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University-Industry interactions and knowledge transfer mechanisms: a critical survey

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  • Azele Mathieu
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    Abstract

    This article reviews the literature on knowledge transfer mechanisms (KTMs) used in university-industry interactions. The literature may be articulated around four dimensions: (i) the relative importance of KTM as perceived by the involved stakeholders, (ii) the factors affecting the organisation of university-industry interactions, (iii) the interrelatedness of different KTMs and, (iv) the impact of increased university-interactions on traditional academic missions. An outstanding fact stemming from this review is that spin-offs and patents are not considered by the university and the industry as the most important KTMs. Traditional KTMs, such as publications or collaborative research however, are perceived as more significant ways of transferring knowledge. A large variety of factors influence the use of a KTM (for instance, characteristics of researchers or of the involved firms). While some trends may be outlined, not much is known so far about the interweaving of different KTMs. Consequently, no simple model of knowledge transfer between universities and the business sector is possible, and should certainly not be restricted to “new” KTMs. As regards to the risks of increased reliance of university on the business sector, I suggest that those risks could be limited under some conditions.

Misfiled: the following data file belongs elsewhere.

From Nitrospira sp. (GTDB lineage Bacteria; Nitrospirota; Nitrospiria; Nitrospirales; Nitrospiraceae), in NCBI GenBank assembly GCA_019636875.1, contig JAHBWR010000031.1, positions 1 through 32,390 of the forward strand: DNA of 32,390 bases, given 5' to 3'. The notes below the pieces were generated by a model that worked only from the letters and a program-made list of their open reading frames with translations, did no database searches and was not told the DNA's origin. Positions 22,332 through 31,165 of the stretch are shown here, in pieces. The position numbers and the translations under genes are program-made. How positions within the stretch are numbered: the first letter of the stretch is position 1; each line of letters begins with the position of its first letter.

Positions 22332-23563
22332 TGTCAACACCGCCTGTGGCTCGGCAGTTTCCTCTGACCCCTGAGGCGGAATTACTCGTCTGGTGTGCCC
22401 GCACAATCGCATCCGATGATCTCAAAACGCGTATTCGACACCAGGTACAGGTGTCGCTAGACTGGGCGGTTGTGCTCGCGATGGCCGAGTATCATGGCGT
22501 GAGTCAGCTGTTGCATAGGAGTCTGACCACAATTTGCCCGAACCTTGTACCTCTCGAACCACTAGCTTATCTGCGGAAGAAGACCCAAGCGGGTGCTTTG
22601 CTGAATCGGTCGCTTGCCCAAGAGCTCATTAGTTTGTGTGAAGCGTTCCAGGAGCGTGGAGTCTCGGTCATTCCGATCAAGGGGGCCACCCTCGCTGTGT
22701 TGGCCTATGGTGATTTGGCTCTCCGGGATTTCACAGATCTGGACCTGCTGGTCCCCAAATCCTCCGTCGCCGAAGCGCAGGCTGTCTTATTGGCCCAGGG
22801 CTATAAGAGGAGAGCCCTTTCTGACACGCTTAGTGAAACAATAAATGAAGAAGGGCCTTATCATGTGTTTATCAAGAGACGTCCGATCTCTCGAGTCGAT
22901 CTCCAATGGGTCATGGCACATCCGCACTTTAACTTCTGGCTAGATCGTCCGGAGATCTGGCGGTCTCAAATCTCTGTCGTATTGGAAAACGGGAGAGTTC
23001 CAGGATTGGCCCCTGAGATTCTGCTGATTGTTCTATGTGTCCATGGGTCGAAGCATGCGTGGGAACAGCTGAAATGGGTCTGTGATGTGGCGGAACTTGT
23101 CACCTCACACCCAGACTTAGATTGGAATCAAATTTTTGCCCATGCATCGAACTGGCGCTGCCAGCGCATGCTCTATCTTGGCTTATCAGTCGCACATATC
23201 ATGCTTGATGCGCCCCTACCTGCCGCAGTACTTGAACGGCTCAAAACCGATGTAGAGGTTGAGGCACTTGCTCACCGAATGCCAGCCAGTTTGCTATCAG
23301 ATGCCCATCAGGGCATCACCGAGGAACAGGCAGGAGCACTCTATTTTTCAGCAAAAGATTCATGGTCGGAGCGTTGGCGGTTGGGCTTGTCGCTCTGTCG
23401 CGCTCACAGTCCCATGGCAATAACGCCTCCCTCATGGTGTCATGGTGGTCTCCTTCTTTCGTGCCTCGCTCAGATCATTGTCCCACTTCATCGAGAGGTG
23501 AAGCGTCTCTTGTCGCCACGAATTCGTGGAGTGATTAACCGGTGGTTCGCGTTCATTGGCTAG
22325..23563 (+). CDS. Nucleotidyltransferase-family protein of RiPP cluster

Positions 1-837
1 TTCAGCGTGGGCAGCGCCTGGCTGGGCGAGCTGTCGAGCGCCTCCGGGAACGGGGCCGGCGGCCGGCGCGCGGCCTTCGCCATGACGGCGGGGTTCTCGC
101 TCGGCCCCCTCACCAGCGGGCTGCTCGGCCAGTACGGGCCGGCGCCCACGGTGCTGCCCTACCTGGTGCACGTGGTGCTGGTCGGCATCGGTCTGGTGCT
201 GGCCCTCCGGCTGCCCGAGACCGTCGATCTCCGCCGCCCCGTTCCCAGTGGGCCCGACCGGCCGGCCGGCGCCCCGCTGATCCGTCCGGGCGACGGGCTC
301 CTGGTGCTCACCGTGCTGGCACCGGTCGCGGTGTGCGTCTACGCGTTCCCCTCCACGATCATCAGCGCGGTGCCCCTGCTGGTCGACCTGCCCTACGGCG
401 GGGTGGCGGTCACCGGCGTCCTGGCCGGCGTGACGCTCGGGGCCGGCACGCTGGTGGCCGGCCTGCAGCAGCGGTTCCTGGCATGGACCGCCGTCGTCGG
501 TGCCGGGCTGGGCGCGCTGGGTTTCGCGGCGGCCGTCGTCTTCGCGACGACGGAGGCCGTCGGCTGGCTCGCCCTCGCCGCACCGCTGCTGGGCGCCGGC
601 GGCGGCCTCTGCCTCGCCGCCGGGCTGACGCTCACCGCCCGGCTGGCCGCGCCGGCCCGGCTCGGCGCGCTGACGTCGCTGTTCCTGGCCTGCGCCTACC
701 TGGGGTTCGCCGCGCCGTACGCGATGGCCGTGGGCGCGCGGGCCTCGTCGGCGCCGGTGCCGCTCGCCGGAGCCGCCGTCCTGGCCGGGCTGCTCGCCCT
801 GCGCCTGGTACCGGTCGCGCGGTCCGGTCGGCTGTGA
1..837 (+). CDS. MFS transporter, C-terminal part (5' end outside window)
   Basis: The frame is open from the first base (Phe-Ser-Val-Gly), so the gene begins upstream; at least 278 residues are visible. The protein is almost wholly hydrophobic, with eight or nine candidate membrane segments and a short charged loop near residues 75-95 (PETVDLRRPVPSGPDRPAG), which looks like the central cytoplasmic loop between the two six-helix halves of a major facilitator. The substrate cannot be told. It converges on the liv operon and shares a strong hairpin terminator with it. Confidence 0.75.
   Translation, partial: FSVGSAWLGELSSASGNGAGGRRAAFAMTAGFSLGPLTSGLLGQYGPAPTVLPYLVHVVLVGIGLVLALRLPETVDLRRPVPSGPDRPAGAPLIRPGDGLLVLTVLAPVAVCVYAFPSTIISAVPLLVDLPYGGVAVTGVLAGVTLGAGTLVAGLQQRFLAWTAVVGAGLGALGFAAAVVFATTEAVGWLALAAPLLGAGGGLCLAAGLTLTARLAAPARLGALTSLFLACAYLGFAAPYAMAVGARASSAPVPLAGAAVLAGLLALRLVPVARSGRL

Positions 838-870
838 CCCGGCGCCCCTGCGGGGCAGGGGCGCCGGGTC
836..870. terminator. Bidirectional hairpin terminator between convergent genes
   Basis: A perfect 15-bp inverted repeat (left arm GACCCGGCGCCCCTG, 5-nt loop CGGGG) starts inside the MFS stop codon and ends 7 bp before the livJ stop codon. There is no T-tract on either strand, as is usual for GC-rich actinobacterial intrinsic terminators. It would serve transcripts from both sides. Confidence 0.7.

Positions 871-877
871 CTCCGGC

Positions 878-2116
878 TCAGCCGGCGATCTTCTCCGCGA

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    File URL: https://dipot.ulb.ac.be/dspace/bitstream/2013/85726/3/wp11015.pdf
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    Bibliographic Info

    Paper provided by ULB -- Universite Libre de Bruxelles in its series Working Papers CEB with number 11-015.

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    Length: 50 p.
    Date of creation: May 2011
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    Publication status: Published by:
    Handle: RePEc:sol:wpaper:2013/85726

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    Keywords: Knowledge transfer mechanisms; University-industry interactions; Impact on academic research;

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    References

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    1. Joaquín Azagra-Caro & Nicolas Carayol & Patrick Llerena, 2006. "Patent Production at a European Research University: Exploratory Evidence at the Laboratory Level," The Journal of Technology Transfer, Springer, vol. 31(2), pages 257-268, 03.
    2. Van Looy, Bart & Landoni, Paolo & Callaert, Julie & van Pottelsberghe, Bruno & Sapsalis, Eleftherios & Debackere, Koenraad, 2011. "Entrepreneurial effectiveness of European universities: An empirical assessment of antecedents and trade-offs," Research Policy, Elsevier, vol. 40(4), pages 553-564, May.
    3. J Calvert & P Patel, 2003. "University-industry research collaborations in the UK: Bibliometric trends," Science and Public Policy, Oxford University Press, vol. 30(2), pages 85-96, April.
    4. O'Shea, Rory P. & Allen, Thomas J. & Chevalier, Arnaud & Roche, Frank, 2005. "Entrepreneurial orientation, technology transfer and spinoff performance of U.S. universities," Research Policy, Elsevier, vol. 34(7), pages 994-1009, September.
    5. Bruno Van Pottelsberghe & Dominique Guellec, 2008. "Patents and academic research: a state of the art," ULB Institutional Repository 2013/6187, ULB -- Universite Libre de Bruxelles.
    6. D'Este, P. & Patel, P., 2007. "University-industry linkages in the UK: What are the factors underlying the variety of interactions with industry?," Research Policy, Elsevier, vol. 36(9), pages 1295-1313, November.
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    Cited by:
    1. Cristina Şerbănică & Gabriela Drăgan, 2012. "University – Industry Cooperation In Central And Eastern Europe: A Common Past, A Different Future?," Romanian Economic Business Review, Romanian-American University, vol. 7(4), pages 12-27, december.

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